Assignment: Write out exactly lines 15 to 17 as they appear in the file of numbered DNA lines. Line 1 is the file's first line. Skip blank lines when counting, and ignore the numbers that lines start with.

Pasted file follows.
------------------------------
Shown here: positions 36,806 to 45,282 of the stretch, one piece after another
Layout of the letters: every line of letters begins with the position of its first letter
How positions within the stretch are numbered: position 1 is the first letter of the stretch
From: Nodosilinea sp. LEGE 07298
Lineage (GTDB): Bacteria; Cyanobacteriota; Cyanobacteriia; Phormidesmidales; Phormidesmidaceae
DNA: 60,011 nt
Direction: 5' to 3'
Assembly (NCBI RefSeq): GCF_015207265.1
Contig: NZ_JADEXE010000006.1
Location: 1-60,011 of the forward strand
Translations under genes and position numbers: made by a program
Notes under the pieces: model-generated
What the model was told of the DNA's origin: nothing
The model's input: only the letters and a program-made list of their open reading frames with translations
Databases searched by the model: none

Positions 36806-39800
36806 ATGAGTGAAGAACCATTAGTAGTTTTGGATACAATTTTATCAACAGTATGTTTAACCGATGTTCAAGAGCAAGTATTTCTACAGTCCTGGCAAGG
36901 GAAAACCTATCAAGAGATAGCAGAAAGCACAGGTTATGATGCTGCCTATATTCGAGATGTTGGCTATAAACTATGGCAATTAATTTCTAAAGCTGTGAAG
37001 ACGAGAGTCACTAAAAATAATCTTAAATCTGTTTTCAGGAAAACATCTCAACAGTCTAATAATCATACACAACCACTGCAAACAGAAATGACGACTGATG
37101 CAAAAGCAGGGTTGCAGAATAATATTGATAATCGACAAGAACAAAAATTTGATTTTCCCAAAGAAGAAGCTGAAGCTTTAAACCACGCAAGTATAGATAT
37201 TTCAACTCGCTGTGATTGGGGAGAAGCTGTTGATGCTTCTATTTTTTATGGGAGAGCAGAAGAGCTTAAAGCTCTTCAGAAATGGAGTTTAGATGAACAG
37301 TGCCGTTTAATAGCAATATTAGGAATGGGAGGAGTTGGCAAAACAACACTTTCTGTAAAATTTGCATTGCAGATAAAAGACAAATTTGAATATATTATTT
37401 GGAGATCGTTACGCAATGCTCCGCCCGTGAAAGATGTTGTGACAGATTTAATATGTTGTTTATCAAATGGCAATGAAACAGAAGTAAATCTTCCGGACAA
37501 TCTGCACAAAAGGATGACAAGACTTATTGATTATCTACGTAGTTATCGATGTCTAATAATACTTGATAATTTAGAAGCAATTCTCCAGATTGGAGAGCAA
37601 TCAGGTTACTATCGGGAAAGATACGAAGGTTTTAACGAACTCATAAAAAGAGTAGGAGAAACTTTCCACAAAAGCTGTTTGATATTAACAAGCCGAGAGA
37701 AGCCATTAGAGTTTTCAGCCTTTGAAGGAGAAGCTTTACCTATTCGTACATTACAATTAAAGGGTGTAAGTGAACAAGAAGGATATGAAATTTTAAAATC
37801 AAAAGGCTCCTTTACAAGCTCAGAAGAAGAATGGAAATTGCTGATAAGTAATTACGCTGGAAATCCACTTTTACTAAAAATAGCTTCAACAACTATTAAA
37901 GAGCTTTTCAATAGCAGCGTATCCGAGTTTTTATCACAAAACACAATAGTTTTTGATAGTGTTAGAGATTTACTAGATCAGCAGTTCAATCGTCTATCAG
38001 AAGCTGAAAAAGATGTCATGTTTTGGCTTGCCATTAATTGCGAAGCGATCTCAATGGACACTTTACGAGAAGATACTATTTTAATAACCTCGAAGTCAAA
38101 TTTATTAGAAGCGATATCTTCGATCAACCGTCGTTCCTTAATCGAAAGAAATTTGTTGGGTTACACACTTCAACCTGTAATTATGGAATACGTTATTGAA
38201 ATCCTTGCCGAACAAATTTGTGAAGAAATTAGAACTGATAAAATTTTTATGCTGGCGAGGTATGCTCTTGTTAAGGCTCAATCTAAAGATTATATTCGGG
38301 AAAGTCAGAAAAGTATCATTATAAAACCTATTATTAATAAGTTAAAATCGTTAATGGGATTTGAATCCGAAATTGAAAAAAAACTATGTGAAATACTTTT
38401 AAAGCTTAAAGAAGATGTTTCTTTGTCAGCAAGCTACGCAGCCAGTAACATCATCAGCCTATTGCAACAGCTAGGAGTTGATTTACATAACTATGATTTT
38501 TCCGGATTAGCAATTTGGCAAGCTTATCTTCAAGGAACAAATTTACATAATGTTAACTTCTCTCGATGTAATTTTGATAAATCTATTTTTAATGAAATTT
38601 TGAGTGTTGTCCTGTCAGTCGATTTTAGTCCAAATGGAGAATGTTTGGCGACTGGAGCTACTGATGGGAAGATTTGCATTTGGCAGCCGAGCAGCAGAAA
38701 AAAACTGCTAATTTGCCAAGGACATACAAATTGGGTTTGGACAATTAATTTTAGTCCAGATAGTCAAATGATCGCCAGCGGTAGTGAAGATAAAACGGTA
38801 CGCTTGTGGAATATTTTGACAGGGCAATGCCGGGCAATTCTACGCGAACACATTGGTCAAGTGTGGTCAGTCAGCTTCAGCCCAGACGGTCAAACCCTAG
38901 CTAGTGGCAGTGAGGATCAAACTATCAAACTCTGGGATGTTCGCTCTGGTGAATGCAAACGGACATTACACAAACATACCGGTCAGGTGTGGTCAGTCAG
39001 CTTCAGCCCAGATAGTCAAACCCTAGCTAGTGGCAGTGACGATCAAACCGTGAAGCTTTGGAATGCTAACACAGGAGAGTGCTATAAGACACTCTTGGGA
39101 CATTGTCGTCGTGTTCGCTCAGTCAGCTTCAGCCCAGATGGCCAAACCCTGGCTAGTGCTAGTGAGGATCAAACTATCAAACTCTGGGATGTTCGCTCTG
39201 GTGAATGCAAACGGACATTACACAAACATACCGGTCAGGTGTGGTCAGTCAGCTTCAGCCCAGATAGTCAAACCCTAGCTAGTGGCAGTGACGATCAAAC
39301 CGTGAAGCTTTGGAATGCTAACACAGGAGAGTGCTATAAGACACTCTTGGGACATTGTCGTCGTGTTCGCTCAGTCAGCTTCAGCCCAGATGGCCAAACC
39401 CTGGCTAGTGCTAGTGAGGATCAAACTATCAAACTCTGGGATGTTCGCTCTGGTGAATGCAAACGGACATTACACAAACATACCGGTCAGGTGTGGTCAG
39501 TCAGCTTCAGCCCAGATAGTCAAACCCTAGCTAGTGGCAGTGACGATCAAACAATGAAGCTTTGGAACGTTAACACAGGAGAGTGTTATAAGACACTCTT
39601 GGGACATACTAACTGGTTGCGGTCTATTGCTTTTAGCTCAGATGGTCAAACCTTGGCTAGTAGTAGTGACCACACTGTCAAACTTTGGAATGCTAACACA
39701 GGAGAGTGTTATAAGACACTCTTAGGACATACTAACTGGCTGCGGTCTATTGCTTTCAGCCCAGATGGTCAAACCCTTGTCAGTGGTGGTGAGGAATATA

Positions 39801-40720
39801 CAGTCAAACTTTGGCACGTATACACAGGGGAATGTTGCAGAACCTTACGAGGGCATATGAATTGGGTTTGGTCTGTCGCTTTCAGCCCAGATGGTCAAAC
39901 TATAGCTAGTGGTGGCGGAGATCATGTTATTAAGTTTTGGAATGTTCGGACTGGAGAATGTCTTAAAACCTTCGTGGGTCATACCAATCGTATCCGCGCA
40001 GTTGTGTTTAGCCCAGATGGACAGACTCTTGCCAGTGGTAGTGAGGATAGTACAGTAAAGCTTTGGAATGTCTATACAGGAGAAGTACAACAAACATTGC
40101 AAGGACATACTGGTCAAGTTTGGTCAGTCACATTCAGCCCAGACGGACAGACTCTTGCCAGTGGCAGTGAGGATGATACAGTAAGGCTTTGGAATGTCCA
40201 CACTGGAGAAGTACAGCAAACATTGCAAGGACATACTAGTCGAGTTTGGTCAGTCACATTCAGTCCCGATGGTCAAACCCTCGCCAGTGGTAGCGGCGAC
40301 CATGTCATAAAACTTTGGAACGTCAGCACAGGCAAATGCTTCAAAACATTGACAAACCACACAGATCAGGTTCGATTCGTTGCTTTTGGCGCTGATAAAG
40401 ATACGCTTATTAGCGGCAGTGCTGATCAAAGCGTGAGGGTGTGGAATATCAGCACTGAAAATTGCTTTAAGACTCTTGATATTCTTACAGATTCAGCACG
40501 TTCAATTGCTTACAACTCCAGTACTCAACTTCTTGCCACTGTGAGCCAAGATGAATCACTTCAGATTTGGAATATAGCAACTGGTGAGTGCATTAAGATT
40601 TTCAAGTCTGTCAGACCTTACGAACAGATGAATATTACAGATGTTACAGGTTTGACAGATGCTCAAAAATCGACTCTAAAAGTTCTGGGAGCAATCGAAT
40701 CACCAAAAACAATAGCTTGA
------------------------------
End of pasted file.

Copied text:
Databases searched by the model: none

Positions 36806-39800
36806 ATGAGTGAAGAACCATTAGTAGTTTTGGATACAATTTTATCAACAGTATGTTTAACCGATGTTCAAGAGCAAGTATTTCTACAGTCCTGGCAAGG